Love ’em or hate ’em, HTML emails are a wildly popular marketing tool and you will almost definitely come across clients that want you to build them.
If you don’t know anything about HTML emails, they’re annoying to develop and break all the rules you’ve ever learned as a web designer, but being able to code them is a valuable skill to possess. Today we’ll look at ten quick and easy tips to get beginners started on the road to creating beautiful and functional emails.
If you’re thinking about starting a blog, there are a lot of technical details to consider when attempting the initial layout of your page. How large should your text be? What font should you use? Should your images have borders?
We’ll help you answer these questions and more by tearing apart the post designs of popular design blogs. Examining the work of others will give you insight into popular trends and what you think works best. Let’s get started!
Today we’re going to finish up our two-part cu3er tutorial.
For those who don’t know, Cu3er is an awesome 3D image slider that’s free to use and easy to setup.
This section will examine how to tweak your slideshow using some of Cu3er’s many customization options. We’ll mostly be editing an XML page but don’t worry about it getting too techie. Even if you don’t know what XML is, it’s all pretty straightforward and easy to understand.
Today we’re going to build a simple web page with an amazing and free tool: Cu3er.
In this article, we’ll get the page built and the slideshow up and running. Next time we’ll return and see how to customize some of Cu3er’s many features and variables.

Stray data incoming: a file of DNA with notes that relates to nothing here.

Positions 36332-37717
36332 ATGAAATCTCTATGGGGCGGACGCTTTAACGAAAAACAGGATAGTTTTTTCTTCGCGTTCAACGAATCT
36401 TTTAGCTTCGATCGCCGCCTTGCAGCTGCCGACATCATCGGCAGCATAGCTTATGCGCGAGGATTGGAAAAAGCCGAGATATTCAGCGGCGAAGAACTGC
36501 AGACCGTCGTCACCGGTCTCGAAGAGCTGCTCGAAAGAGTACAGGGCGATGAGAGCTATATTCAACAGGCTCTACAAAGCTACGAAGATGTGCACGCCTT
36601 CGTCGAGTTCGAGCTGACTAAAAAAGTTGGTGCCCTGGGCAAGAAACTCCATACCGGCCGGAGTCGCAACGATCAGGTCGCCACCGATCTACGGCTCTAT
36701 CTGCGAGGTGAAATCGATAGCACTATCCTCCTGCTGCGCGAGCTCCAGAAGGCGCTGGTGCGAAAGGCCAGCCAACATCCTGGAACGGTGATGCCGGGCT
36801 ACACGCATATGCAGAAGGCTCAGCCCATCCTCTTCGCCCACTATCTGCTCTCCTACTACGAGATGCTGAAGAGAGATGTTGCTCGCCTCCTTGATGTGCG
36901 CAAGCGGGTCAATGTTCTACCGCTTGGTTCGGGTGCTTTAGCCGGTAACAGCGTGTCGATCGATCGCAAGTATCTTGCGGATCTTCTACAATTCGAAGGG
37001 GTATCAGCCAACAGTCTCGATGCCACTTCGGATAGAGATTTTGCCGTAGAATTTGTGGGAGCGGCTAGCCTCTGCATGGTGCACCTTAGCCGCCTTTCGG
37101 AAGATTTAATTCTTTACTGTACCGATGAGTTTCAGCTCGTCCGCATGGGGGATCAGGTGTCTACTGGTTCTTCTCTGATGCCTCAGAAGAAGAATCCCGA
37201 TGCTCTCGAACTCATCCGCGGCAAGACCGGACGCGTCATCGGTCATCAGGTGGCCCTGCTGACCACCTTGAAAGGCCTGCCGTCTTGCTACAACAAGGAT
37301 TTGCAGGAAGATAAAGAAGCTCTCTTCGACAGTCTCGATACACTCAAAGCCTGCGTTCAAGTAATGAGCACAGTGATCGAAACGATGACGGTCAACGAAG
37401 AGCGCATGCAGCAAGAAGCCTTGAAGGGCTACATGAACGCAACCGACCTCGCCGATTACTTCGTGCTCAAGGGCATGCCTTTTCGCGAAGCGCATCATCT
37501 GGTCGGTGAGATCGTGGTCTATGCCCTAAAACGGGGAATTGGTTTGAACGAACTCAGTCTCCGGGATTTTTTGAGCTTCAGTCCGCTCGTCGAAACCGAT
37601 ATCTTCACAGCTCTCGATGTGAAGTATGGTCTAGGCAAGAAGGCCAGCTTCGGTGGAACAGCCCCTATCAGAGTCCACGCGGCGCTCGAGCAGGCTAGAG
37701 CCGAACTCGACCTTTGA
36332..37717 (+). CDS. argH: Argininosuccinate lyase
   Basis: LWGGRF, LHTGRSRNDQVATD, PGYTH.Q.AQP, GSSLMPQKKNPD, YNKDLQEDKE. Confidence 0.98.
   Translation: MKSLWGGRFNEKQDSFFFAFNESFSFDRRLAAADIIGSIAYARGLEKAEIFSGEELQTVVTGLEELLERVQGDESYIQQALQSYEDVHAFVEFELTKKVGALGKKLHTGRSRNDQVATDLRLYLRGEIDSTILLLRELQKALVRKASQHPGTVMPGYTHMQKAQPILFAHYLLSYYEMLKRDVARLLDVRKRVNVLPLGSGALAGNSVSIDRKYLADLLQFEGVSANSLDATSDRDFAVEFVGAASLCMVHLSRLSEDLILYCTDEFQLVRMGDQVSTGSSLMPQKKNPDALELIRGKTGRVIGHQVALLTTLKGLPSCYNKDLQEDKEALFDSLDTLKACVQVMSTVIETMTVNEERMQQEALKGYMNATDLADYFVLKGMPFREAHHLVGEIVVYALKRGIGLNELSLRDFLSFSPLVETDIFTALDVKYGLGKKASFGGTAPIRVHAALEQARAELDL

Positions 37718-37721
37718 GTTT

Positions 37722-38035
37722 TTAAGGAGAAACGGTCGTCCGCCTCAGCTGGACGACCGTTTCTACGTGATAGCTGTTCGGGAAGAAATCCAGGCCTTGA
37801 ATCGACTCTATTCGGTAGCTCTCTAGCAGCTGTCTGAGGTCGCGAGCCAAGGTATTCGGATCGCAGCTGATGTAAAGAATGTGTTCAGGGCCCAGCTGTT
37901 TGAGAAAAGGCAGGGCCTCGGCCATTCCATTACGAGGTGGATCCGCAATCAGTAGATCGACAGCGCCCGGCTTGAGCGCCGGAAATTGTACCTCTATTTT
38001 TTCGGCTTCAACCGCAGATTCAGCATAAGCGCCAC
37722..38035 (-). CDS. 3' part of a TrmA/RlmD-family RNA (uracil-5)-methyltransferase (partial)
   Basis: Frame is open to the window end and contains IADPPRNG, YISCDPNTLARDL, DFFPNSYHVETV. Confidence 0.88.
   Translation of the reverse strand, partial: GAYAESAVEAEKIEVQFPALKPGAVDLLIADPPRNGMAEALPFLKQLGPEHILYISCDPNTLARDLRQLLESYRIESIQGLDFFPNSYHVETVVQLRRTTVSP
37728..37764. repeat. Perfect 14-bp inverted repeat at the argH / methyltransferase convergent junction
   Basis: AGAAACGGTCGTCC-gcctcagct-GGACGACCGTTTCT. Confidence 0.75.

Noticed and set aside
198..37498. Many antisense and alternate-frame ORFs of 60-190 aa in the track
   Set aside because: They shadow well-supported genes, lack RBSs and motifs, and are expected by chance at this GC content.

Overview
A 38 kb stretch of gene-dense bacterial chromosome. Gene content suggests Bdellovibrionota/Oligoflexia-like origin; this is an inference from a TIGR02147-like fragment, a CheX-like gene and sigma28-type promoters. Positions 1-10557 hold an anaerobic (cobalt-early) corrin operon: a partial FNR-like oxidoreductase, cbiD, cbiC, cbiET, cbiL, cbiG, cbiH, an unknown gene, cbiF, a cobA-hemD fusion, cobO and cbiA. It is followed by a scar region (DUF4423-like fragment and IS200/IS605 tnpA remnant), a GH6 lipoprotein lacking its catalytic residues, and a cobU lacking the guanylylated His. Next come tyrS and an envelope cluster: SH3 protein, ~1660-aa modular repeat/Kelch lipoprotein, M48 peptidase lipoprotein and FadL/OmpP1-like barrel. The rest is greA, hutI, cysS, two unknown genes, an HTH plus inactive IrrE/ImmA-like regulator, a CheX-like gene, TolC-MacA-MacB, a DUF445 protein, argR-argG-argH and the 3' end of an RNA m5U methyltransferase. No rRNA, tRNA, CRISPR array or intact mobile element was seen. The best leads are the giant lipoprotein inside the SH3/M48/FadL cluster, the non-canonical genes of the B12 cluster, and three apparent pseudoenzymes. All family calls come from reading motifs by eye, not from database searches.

Odds are, if you’re a web developer, learning WordPress is either on your todo list or something that you’ve already committed yourself to. Learning to build WordPress themes is an excellent professional move that will open you to a wealth of new clients and personal opportunities.
To follow up our article last week on tutorials for learning web design, below is a list of books and free tutorials specifically targeted at learning to develop for WordPress. Whether you’ve never heard of WordPress or are just looking to update your current WordPress skill set, there are plenty of resources below to get you on your way.
Ever wondered how some web designers come up with such great background textures? It’s actually way easier than you might think. It only takes a few minutes and a single Photoshop filter that you’ve probably never used.
Intrigued? Read on to see the step by step instructions for creating tileable textures out of almost any image.
This article will discuss the history and future of the web and what implications that has for how device testing will begin to play a larger role in the obligations of web designers.
As the presence of web enabled devices increases the key question that will arise relates to not only whether or not your design will function on a given device, but also (and perhaps more importantly) how high the quality of the experience will be on that device.
Though the changes implemented by CSS3 are still not supported on all browsers and cross-browser functionality across those that do support it can be a real pain, it’s still quite fun to experiment and see what’s possible.
In this brief tutorial we’ll take go crazy with CSS3 transitions in Webkit to create a simple web page that showcases some really nice color fade effects.
Last year mobile web usage increased 148% worldwide. In the near future as smarthpones become more and more ubiquitous this number will continue to shoot up. As a developer, the time has arrived for you to seriously consider whether you should begin accommodating your mobile audience.
Today we’ll look at a few quick ways to make your site a little friendlier for mobile devices.
Designing out in the open can be quite intimidating.
You’re basically swinging the doors open wide and hanging up a huge sign that says “Harsh Criticism Wanted.” However, the benefits of utilizing this particularly transparent method of design can often outweigh the grievances.
Today we’ll look at seven reasons to consider designing your next project in the open.